Are we born creative or does our imagination grow over time? And if it blossoms, who plants the seed and nurtures the soil?
Some years ago, I took it upon myself to conduct 1,000 personal interviews with men about woman, love, and life. Note: I had no idea men would be so open to sharing their innermost thoughts and emotions, which proved to be emotionally exhausting for me. After suffering two meltdowns due to information overload, I could listen no further and so by end of the sixth year, I stopped the interviews at 527 men.
I was fortunate to gain access to men who were well known for their creative talents. Award winning movie directors, actors, and writers shared access to the source of their imaginations. Their stories were sometimes bitter and sometimes sweet. Almost to a man they credited the inspiration and encouragement received from their mothers—but not their fathers. Successful men often cited their fathers as the chief discouragers in their pursuit of artistic careers.
One example: the interviewee was an Academy Award nominated director. His popular films expose the human spirit with all its good and bad qualities. “D” shared the source of his creativity:
My father was an attorney. He saw the law as my only career option and allowed me no time for fantasy. My mother adored movies, and often during the week, after school, we might spend an hour or two at the local theater since father was forever working late. I became familiar with the movie stars of the day, but more importantly, my imagination grew with each exposure. Knowing my father’s dislike of comic books, my mother allowed me to keep a secret treasure box under my bed. It was filled with the latest Superman, Green Hornet, and Spiderman adventures. It was her quiet support that granted me the freedom to find my happiness in life. I would have been miserable as a lawyer, but as a director and screenwriter I have found my joy. I would say my mother saw the latent seed in me from birth and cultivated it, risking my father’s displeasure.
My own early imaginative days:
I spent most of my fourth year huddled in the dark in the hall closet, determined to turn myself into a black panther. With my eyes closed, I chanted a spell I had conjured from some unknown source (we did not own a television.) “Now I shut my eyes real tight, and wish and wish with all my might.”
Somewhere in my pre-K imagination I had determine that with the right amount of positive thinking I could shape shift. But where does a television-less tot get the idea she can change into a jungle cat? And how did I learn about panthers without the Internet or the telly? Did my imagination enter the world as part of the infant me but with a separate memory of things I had yet to experience? What stems from our imagination and what is truly memory? Where did I learn about black panthers as this was before Disney’s Jungle Book, and my formative years were spent in a small apartment in the city?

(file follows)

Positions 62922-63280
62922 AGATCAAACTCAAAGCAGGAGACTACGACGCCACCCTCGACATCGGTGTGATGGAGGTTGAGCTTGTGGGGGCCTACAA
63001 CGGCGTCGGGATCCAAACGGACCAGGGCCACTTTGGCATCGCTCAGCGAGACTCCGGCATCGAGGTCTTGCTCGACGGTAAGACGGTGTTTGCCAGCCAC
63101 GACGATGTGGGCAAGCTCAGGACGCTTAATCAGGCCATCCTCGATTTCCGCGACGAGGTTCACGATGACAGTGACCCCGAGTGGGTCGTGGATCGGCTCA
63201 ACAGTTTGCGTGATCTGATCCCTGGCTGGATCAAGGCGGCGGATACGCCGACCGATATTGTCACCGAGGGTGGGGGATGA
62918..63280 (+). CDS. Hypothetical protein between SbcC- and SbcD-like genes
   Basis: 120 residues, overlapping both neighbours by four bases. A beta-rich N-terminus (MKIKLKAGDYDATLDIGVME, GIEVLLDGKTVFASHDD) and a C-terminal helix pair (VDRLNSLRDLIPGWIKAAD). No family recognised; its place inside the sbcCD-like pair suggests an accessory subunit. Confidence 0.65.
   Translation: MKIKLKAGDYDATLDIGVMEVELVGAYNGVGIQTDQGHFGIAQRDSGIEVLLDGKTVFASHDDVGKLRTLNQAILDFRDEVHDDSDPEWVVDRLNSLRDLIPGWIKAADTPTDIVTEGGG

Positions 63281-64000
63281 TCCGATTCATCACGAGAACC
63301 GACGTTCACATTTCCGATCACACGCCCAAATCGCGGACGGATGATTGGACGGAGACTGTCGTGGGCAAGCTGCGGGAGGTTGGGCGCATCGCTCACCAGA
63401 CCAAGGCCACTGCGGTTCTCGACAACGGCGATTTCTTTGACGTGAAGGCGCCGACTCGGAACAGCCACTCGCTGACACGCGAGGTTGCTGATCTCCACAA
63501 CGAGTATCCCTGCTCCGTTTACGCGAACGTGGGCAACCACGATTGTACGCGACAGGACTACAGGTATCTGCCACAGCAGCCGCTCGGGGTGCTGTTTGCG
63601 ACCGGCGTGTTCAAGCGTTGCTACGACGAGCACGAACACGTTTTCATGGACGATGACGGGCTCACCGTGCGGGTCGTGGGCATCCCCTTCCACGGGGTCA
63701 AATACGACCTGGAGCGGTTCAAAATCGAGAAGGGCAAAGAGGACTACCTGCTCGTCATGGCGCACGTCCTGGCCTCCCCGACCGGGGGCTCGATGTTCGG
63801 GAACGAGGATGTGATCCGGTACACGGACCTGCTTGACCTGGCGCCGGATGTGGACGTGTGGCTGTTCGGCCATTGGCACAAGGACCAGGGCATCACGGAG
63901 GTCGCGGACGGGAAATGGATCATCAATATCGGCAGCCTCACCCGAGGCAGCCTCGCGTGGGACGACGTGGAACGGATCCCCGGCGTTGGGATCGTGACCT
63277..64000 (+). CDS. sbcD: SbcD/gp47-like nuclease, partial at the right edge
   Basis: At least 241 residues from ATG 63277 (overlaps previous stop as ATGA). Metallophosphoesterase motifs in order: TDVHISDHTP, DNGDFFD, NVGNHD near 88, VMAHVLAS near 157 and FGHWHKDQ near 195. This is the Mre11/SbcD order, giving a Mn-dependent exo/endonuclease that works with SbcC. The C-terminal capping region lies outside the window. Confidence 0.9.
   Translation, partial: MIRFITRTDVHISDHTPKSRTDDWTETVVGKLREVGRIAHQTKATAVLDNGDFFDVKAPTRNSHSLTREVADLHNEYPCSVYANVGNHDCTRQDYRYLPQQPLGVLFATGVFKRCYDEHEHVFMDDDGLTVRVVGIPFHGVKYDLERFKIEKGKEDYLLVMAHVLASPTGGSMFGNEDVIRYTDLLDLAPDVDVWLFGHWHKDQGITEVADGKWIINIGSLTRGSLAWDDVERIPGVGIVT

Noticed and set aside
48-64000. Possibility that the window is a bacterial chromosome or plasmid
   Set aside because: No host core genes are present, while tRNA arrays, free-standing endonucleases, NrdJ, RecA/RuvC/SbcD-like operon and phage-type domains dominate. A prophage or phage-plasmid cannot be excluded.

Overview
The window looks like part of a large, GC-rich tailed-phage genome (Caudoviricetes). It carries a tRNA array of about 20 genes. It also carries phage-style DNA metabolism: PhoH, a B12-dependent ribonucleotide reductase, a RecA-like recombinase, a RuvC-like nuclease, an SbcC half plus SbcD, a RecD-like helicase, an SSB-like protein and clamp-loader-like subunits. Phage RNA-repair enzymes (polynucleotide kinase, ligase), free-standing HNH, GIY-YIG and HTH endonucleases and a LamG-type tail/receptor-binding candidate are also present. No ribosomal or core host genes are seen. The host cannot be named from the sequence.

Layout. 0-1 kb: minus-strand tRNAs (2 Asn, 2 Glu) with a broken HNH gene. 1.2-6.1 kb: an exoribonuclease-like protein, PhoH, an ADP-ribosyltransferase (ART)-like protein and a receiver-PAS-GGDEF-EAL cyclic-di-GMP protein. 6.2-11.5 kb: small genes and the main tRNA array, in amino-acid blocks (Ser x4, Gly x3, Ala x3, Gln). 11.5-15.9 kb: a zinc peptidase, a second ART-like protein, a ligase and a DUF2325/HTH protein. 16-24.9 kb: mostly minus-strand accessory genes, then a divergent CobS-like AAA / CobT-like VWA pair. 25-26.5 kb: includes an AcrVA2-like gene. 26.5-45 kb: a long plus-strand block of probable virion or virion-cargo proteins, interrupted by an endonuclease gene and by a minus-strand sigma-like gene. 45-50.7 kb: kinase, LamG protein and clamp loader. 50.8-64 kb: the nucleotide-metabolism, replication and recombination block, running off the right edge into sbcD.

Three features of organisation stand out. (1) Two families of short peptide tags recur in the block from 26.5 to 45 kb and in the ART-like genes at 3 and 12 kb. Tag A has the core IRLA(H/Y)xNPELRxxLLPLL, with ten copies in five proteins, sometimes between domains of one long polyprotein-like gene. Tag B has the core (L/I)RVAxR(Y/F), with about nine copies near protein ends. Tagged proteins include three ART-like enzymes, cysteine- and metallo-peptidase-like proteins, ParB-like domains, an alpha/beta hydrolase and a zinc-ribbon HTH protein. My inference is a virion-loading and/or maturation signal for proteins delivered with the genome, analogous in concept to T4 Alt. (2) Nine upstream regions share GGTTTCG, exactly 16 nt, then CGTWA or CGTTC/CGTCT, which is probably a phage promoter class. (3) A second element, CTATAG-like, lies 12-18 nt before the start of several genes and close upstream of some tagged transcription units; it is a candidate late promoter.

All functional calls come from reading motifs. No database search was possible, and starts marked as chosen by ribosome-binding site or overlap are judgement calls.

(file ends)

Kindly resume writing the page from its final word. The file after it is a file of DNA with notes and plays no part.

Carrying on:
What gives humans their creativity?
In 2013 Dartmouth researchers concluded in a study that creativity lies in a widespread neural network — the brain’s “mental workspace” — that consciously manipulates images, symbols, ideas and theories and gives humans the laser-like mental focus needed to solve complex problems and come up with new ideas. (It reminds me of a shocking haircut.)
“Our findings move us closer to understanding how the organization of our brains sets us apart from other species and provides such a rich internal playground for us to think freely and creatively,” said lead author Alex Schlegel, a graduate student in the Department of Psychological and Brain Sciences. “Understanding these differences will give us insight into where human creativity comes from and possibly allow us to recreate those same creative processes in machines.”
Scholars theorize that human imagination requires a widespread neural network in the brain, but evidence for such a “mental workspace” has been difficult to produce with techniques that mainly study brain activity in isolation. Dartmouth researchers addressed the issue by asking: How does the brain allow us to manipulate mental imagery? For instance, imagining a bumblebee with the head of a bull, a seemingly effortless task but one that requires the brain to construct a totally new image and make it appear in our mind’s eye.
In the Dartmouth study, 15 participants were asked to imagine specific abstract visual shapes and then to mentally combine them into new more complex figures or to mentally dismantle them into their separate parts. Researchers measured the participants’ brain activity with functional MRI and found a cortical and subcortical network over a large part of the brain was responsible for their imagery manipulations. The network closely resembles the “mental workspace” that scholars have theorized might be responsible for much of human conscious experience and for the flexible cognitive abilities that humans have evolved. The theory sounds plausible, but what about my black panther?
Story Source: The above post is reprinted from materials provided by Dartmouth College. Note: Content may be edited for style and length.
I continue to wonder how much of our creativity comes from prior life experiences as child protégée’s often remain unexplainable – Click the link below for a mind-boggling performance. Nature or Nurture?
What do you think? Did you enter the world ready to create? Or was it nature, nurture, or a combination of both?
I’d love to hear your thoughts!
With love & laughter,